APW2Sonora Rising: A Story of Water, Bread, and Life in the Tucson Desert
American Rivers has produced a beautiful video capturing our region's growing connections between water, agriculture, and food production. The video shares the thoughts of two good friends of the WRRC, Brian Wong of BKW Farms and Tim Thomure, director of Tucson Water, along with local baker Don Guerra of Barrio Bread. Many of us in the water community are aware of Tucson Water's efforts to manage water supplies and ensure a sustainable water future, but you may be less familiar with BKW Farms's focus on growing a variety of low-water and heat tolerant organic heritage wheat on their farm in the Marana area. BKW first grew the White Sonoran Wheat in 2013 and it continues to be one of their most popular grains. How these stories intermingle with Barrio Bread's efforts to bake 1,000 loaves per day of artisanal bread using local and indigenous wheat varieties is captured in the eleven-minute video. Congratulations to all the contributors to this lovely video.
Photo Source: Mark Thiessen
National Geographic
swesChemicals from Plastic Bottles May Leach into Bottled Water in Summer Heat    
It's important to stay hydrated in the dry heat of Arizona, particularly during this time of year. But results from scientific studies highlighted in a recent National Geographic article suggest that plastic water bottles may not be the best option to quench your thirst. Most plastic items release tiny amounts of chemicals into food or beverages that are too minuscule to be hazardous to health according to the Food and Drug Administration. However, studies have shown that antimony, which is used to manufacture PET (polyethylene terephthalate) bottles and can be toxic in high doses, can leach into water bottles at quicker rates during high temperatures. Though it's unlikely that drinking water from one PET bottle will be damaging, the cumulative effect of using plastics in the things we buy may have a larger health impact.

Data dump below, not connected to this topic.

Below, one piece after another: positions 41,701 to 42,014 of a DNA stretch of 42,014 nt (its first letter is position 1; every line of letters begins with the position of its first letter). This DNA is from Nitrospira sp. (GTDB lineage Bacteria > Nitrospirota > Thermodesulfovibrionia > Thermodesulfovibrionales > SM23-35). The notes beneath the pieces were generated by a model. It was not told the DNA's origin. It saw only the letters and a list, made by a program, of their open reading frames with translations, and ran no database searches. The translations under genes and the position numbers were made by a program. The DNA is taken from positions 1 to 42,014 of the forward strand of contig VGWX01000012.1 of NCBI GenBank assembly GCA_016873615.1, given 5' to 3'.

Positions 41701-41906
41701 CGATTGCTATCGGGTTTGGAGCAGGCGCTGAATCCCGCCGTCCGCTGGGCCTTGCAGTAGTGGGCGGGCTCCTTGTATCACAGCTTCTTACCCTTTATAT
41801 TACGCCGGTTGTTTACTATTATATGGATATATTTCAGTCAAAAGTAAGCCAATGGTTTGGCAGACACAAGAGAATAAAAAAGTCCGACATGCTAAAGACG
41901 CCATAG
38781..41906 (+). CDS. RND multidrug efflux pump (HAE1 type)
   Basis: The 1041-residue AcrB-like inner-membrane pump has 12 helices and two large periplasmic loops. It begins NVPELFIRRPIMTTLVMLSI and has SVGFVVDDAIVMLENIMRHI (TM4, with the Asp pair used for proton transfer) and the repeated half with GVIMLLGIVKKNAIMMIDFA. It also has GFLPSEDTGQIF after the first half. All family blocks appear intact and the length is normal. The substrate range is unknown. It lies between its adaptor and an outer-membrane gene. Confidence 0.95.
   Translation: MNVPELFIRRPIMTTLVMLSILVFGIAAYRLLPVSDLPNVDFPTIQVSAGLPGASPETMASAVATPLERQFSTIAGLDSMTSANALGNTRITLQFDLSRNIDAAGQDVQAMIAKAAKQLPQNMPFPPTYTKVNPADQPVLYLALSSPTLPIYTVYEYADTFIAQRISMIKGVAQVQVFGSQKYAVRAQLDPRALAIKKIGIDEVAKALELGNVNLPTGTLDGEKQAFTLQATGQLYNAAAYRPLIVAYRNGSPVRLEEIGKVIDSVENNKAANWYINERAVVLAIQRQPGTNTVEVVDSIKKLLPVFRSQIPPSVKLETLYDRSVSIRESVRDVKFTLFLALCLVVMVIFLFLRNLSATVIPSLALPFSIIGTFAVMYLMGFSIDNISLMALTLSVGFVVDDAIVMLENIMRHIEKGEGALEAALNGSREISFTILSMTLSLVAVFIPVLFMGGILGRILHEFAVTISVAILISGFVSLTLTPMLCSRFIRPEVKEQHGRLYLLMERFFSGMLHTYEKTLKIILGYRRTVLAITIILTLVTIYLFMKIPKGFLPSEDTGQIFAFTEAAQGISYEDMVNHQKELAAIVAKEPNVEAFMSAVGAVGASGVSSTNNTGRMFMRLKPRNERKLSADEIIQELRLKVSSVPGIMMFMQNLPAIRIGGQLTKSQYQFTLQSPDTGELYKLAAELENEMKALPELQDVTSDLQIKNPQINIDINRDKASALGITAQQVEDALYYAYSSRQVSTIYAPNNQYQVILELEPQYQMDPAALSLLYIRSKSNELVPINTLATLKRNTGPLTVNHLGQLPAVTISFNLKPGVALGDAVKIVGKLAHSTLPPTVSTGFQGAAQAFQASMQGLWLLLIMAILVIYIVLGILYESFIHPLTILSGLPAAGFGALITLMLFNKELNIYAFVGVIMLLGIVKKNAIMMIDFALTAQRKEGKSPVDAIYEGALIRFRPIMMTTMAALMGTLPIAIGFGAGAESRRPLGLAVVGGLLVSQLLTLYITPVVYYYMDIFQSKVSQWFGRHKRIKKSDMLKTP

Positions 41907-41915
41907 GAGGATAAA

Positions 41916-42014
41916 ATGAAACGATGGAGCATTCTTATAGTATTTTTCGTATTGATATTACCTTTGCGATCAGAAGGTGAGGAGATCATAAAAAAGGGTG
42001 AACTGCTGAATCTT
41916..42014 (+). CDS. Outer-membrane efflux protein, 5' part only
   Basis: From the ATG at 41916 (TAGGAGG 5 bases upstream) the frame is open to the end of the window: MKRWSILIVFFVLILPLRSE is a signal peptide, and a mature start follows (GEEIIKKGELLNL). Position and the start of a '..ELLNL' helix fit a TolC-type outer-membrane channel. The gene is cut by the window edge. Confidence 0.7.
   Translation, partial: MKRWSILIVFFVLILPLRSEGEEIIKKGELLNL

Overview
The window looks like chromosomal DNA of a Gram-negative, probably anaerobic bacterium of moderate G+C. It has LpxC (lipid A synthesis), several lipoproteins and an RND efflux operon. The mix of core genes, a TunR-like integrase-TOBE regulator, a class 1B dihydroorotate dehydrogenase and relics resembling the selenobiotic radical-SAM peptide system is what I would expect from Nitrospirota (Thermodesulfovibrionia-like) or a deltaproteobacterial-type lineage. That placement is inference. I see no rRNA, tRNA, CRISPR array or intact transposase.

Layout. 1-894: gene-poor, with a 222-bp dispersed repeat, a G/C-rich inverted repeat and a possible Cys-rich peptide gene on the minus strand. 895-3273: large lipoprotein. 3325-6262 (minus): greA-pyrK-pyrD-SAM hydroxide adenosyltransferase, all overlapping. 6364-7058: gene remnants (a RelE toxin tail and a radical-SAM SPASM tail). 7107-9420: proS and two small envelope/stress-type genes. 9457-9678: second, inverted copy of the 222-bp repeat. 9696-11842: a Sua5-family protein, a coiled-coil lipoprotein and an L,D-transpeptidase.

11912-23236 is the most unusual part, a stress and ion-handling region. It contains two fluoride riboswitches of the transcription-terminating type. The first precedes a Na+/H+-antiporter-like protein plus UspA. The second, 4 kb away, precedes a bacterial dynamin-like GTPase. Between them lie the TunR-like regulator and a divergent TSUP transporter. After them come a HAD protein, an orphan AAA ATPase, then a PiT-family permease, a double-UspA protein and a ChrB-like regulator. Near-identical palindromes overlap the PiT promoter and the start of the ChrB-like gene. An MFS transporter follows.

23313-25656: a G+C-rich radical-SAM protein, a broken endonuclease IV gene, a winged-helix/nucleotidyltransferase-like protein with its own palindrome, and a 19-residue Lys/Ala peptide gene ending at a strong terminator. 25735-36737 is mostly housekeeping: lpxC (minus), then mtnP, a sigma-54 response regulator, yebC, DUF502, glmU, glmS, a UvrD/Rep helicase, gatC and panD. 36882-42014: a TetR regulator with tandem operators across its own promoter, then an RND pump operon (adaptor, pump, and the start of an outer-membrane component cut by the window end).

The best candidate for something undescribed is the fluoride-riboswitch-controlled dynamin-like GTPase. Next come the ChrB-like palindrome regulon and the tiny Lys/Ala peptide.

newBook on Southwestern Water Written by WRRC Alum   
A story we missed in 2016 was the publication of a book on western water by a WRRC alumna. Melissa Lamberton Sevigny was a student worker at the WRRC beginning in 2007 and joined the staff for 6 months in 2010 before moving on to graduate school. Her book, Mythical River: Chasing the Mirage of New Water in the American Southwest, begins with the history of a mythical river: The Buenaventura, which was imagined to flow across the Great Basin from east to west. Sevigny first heard of the Buenaventura when she was asked to write an article on it for the WRRC's newsletter, Arizona Water Resource, and it formed the seed for this engaging, well-researched, and thought-provoking work. Using the mythical river as a metaphor, it examines recent efforts to expand water supply by pushing against the limits of reality.